ChickasawChickasaw (pronounced “CHICK-a-saw) comes from their tribal name, Chikasha, which was the name of a legendary Chickasaw leader.  The Chickasaws are original people of the American southeast, particularly Mississippi, Alabama, Tennessee, Kentucky and Missouri. Most Chickasaws were forced to move to Oklahoma in the 1800’s, and their descendants live in Oklahoma today. Some Chickasaws escaped by hiding or pretending to be white, and the descendants of these people are still living in the original Chickasaw homelands.

The Chickasaw tribe has its own government, laws, police, and services, just like a small country. However, the Chickasaws are also US citizens and must obey American law. In the past, the Chickasaw tribe was ruled by a council of hereditary clan chiefs, led by a minko, or war chief, who made military and political decisions for the whole tribe. Today, the Chickasaw councilmembers and governor are popularly elected.

Chickasaw men were hunters and sometimes went to war to protect their families. Chickasaw women were farmers and also did most of the child care and cooking. Both genders could succeed at storytelling, artwork and music, and traditional medicine. In the past, Chickasaw chiefs were always men, but today a tribal chief may be either gender.

The Chickasaw Indians were farming people. Chickasaw women did most of the farming, harvesting crops of corn, beans, squash, and sunflowers. They also gathered wild plants such as nuts, berries, plums, and herbs. Chickasaw men did most of the hunting, shooting deer, wild turkeys, and small game and fishing in the rivers and along the coast. Chickasaw dishes included cornbread, soups, and stews cooked on stone hearths. The Chickasaws also enjoyed sassafras tea.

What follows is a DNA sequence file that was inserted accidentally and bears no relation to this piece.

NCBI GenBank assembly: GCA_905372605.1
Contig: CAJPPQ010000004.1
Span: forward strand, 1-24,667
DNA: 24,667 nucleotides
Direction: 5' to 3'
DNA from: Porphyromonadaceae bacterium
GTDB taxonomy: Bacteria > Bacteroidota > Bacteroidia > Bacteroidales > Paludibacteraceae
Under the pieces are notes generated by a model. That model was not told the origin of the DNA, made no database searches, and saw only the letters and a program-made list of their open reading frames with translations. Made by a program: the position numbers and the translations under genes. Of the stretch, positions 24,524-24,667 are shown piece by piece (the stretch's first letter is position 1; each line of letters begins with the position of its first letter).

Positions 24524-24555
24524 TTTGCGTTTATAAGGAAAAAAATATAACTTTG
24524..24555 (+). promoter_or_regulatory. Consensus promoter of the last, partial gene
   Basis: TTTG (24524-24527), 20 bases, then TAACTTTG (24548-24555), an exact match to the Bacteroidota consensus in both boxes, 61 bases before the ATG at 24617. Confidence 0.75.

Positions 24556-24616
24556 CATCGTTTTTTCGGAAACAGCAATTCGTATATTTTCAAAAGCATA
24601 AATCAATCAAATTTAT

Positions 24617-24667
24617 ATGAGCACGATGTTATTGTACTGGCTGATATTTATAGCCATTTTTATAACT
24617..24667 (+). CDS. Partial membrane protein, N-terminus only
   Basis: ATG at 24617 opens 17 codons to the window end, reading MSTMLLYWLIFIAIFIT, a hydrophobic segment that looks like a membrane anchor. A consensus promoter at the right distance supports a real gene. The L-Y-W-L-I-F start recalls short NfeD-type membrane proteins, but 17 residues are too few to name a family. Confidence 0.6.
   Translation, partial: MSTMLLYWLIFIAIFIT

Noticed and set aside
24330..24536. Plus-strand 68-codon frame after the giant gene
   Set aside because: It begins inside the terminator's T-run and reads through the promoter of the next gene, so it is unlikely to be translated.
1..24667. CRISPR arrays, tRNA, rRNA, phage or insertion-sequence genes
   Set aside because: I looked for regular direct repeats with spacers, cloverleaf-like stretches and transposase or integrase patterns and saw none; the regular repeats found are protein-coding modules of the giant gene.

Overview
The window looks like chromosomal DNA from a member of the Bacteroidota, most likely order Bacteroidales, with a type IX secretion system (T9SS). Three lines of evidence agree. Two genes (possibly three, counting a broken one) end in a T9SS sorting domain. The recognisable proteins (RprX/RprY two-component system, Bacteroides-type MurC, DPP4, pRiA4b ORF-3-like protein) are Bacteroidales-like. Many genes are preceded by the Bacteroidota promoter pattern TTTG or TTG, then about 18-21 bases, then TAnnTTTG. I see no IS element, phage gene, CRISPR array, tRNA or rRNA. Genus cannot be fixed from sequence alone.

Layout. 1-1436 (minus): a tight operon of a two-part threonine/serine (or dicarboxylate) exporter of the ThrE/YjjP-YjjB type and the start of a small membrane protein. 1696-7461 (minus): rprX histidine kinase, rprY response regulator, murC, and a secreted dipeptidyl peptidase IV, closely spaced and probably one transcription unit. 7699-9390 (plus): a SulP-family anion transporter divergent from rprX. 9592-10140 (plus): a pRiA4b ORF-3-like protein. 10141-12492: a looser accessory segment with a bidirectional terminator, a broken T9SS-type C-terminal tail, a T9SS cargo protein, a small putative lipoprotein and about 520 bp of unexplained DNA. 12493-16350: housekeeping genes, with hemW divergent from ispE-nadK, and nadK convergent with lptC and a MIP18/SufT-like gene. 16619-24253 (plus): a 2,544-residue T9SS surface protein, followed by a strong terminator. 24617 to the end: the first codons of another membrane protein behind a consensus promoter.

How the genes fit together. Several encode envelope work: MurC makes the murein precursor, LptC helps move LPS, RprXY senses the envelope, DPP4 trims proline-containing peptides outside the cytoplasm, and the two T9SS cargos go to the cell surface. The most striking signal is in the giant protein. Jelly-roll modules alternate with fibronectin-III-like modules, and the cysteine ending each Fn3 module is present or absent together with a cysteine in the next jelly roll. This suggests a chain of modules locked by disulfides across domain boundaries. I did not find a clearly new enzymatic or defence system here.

The Chickasaws traded regularly with all the other Southeast Native Americans. These tribes communicated using a simplified trade language called Mobilian Trade Jargon. The most important Chickasaw neighbors were the Choctaws. Long in the past, the Choctaws and Chickasaws used to be the same tribe, but then they split. After that, the two tribes sometimes fought each other, and other times were allies.

Although the Chickasaw are considered a member of the “Five Civilized Tribes” (Creek, Choctaw, Cherokee, Seminole, and Chickasaw), these five tribes were never part of an alliance together, and they did not call themselves the Civilized Tribes in their own languages. Originally, the white settlers probably called them this because these five tribes were early converts to Christianity. They were also farmers who lived in settled towns under sophisticated government systems, which Europeans and early Americans considered a higher level of civilization than independent bands of hunters who moved from place to place. However, there were dozens of other Native American tribes who also led farming lifestyles, not just these five.

Adapted from Native Languages of the Americas by Laura Redish and Orrin LewisChickasaw Cultural Center Sulphur, Oklahoma